Could the Zinfandel Resurgence Be Underway?
For as long as I’ve been in the wine industry there have always been waves of varietal popularity. Certain wine types, at different times and for different reasons find an audience, become popular and seem to attract the attention of the trade and consumers more so than other varieties.
Zinfandel is due for a resurgence.
For quite some time, you couldn’t turn a page without reading about Pinot Noir, thanks in large part to the movie “Sideways” and a contingent of growers/winemakers in America that took it upon themselves to push Pinot Noir cultivation into new, cooler regions with astounding success. Currently, Muscat has garnered undue attention to the point where you can’t turn the dial to KRAP, KHIP or KHOP and not listen to some entertainer extol in song and verse the virtue of some version of sweet Muscat.
Riesling too saw an ascent among the wine cognoscenti and elsewhere.
And for a time, we were listening to how Grenache would soon reign in our glass.
What happened to Zinfandel?
The provincial nature of Zinfandel (America’s Grape!!) both serves it well and hurts it. There can be no comparison of American Zinfandel to the greatest French, Italian, Spanish or German counterparts, always a way of pushing up the profile of a particular American wine. On the other hand, the relative success of Zinfandel in America makes it a point of pride and yahooism, always a means of positively promoting something in America.
Zinfandel also is helped and hurt by its intimate connection to ancientness. When we think of Zinfandel it is difficult not to think of “old vines” or “ancient vines” or “Gnarly Vines” or “Centennial Vines”. “Old” traditionally translates into “good” where wine is concerned and Zinfandel and “old” go together like “Oregon and Pinot”. But it must strike some of you like it strikes me that in this particular current wave of wine appreciation, “old” is not “in”.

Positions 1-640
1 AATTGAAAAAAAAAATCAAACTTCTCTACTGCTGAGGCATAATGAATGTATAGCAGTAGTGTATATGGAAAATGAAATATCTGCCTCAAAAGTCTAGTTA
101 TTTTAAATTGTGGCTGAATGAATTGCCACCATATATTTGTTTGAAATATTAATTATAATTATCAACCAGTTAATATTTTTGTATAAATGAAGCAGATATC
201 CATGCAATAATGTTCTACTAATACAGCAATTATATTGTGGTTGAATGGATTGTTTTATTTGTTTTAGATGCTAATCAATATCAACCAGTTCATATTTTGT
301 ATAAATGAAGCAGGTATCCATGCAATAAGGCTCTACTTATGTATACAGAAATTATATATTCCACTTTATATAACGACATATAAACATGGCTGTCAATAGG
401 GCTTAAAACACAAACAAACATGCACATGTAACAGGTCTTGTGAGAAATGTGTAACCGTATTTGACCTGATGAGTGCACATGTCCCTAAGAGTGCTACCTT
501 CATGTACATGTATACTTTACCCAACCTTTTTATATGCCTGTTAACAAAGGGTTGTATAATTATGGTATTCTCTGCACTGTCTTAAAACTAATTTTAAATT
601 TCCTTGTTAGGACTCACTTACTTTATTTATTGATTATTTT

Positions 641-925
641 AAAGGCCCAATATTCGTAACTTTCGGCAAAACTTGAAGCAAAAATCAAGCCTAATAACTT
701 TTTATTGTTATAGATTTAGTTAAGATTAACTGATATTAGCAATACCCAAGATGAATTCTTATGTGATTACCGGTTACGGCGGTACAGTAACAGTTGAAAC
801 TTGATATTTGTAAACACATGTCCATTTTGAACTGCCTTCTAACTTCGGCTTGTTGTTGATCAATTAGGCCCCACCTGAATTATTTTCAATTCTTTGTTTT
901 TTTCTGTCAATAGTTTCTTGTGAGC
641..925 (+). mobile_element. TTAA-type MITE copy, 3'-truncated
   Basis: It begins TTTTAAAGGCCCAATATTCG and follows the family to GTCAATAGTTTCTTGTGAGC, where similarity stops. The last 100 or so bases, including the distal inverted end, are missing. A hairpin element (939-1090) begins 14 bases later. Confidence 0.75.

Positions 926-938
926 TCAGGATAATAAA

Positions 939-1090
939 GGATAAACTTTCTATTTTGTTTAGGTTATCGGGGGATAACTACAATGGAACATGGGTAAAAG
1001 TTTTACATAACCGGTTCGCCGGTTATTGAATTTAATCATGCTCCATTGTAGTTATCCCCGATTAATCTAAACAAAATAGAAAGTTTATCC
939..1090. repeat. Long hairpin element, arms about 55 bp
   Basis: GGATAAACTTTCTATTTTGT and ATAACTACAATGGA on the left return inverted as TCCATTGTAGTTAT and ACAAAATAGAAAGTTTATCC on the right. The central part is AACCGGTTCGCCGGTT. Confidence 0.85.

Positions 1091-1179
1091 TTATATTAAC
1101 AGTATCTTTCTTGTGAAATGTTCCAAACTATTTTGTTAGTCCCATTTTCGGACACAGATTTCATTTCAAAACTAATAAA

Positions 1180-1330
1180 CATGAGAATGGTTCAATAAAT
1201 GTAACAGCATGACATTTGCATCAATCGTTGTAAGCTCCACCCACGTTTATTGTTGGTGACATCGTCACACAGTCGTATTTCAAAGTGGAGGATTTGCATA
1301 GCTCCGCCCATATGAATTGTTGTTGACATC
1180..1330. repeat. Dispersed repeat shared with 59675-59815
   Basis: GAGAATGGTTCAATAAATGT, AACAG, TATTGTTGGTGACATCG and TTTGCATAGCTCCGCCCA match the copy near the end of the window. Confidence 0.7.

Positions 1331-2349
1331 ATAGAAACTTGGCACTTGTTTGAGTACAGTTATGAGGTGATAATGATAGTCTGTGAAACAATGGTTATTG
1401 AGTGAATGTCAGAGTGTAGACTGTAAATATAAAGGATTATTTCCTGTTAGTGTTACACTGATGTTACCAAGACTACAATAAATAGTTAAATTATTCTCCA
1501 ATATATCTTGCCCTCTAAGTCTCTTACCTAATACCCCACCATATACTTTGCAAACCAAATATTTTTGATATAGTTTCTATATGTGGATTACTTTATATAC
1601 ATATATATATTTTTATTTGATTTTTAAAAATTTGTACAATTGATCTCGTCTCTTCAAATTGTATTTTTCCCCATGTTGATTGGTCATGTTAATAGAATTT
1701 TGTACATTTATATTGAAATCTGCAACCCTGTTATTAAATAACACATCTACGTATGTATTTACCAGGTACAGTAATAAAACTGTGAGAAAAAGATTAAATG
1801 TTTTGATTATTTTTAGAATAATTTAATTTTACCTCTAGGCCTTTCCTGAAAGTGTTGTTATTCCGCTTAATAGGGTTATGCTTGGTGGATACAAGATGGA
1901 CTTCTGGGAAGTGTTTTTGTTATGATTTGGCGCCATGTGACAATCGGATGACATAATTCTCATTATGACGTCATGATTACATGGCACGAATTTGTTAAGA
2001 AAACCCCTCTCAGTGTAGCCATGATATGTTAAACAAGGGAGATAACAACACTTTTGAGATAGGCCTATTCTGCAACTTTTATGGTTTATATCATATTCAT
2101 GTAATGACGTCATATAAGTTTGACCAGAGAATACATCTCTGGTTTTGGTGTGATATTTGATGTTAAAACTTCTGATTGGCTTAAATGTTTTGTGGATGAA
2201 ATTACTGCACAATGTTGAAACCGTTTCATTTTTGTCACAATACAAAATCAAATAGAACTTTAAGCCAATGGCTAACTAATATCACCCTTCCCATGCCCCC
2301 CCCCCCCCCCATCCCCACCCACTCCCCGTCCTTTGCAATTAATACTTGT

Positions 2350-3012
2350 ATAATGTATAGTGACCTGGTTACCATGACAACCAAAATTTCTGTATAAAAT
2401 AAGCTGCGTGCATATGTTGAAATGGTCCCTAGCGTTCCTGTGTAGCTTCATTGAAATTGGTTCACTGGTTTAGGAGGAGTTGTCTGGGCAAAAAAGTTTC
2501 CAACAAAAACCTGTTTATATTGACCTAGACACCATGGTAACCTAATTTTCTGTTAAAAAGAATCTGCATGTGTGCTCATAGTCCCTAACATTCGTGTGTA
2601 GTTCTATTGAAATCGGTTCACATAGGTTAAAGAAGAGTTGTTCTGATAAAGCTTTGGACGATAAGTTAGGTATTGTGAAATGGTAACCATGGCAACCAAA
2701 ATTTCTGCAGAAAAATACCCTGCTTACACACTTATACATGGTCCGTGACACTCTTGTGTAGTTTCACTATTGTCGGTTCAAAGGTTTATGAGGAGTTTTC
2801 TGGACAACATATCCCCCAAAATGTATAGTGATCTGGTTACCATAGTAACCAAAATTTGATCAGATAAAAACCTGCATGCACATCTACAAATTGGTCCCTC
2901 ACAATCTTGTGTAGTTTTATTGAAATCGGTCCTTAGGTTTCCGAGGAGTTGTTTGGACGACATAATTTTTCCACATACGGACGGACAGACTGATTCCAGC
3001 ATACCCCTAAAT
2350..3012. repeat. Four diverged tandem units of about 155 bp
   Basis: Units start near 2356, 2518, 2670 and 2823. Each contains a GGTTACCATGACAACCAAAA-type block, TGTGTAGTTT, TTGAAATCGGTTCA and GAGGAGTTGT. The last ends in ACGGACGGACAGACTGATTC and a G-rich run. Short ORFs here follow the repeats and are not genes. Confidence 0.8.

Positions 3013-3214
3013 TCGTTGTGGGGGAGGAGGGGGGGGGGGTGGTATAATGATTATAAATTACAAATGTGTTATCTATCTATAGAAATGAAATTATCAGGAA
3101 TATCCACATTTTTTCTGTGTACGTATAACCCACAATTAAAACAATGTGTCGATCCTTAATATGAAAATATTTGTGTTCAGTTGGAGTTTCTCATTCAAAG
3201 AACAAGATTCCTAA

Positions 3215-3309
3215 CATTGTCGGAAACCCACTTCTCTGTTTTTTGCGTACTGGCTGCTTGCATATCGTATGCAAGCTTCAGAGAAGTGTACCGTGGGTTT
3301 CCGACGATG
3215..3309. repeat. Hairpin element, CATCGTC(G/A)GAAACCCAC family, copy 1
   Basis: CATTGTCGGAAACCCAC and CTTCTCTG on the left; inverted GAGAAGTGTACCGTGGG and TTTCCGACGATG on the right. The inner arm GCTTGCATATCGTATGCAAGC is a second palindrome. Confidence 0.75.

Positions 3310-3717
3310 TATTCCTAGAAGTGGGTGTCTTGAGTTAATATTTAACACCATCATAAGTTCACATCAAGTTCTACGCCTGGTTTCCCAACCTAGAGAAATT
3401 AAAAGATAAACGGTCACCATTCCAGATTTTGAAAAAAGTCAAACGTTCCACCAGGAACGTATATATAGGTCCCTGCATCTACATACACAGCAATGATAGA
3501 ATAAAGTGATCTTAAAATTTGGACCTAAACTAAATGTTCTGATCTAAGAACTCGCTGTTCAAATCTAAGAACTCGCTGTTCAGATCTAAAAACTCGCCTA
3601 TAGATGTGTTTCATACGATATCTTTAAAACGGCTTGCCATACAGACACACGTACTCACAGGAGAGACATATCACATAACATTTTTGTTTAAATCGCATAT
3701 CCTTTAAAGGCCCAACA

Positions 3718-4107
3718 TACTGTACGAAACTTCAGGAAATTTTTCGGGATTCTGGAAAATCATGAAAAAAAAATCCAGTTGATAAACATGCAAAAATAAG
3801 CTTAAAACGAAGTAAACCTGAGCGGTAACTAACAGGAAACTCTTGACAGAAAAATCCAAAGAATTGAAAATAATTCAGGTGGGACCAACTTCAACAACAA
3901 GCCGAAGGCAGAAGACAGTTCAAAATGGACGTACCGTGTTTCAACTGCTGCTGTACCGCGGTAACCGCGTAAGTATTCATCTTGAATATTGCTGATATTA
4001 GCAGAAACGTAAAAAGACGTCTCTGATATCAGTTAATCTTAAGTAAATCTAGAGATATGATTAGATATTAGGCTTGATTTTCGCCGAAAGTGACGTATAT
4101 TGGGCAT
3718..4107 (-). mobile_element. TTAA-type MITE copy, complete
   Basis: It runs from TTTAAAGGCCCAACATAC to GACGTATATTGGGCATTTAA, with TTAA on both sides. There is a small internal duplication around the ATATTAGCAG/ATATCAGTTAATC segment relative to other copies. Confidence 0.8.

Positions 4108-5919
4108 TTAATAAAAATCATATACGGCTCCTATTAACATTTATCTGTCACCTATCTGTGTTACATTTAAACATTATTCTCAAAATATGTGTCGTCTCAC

These are the various issues that the folks at ZAP (Association of Zinfandel Advocates and Producers) confront on a daily basis.
ZAP was founded in 1991 by a small coterie of very serious Zinfandel producers. The idea was to promote this grape and the wines produced from it and elevate the understanding and status of Zinfandel wine. No organization dedicated to any particular wine has been more successful at fulfilling its mission as ZAP. This success has largely been a result of the annual ZAP Festival that has for 20 years been anchored in San Francisco. ZAP has become an iconic San Francisco event where thousands of wine lovers, wine producers and members of the wine trade gathered to tasted hundreds of wines and form a throng of wine glass-toting devotees.
For the past 20 years, if you wanted to understand intimately the State of the Zinfandel Grape, you attended the ZAP Festival in San Francisco in January. There has simply been no other substitution. The ZAP Festival is as close to a cultural event in the wine industry as you are likely to get. But over the years, various changes in the wine industry, the wine culture, the wine consumer, event logistics and in Zinfandel itself has forced ZAP to rethink the way it pursues its mission of elevating the status of Zinfandel.
That rethinking has led to the upcoming “ZINFANDEL EXPERIENCE”, set for January 23-25, 2014.
The highlight of the annual ZAP Festival has always been its Saturday Grand Tasting when thousands maneuver there way around hundreds of winery tables. In one afternoon, assuming you spit, you could literally taste hundreds of Zins from producers located up and down California. It has been a vinious miracle for wine lovers. The success of the Festival however has led, as it often does, to problems.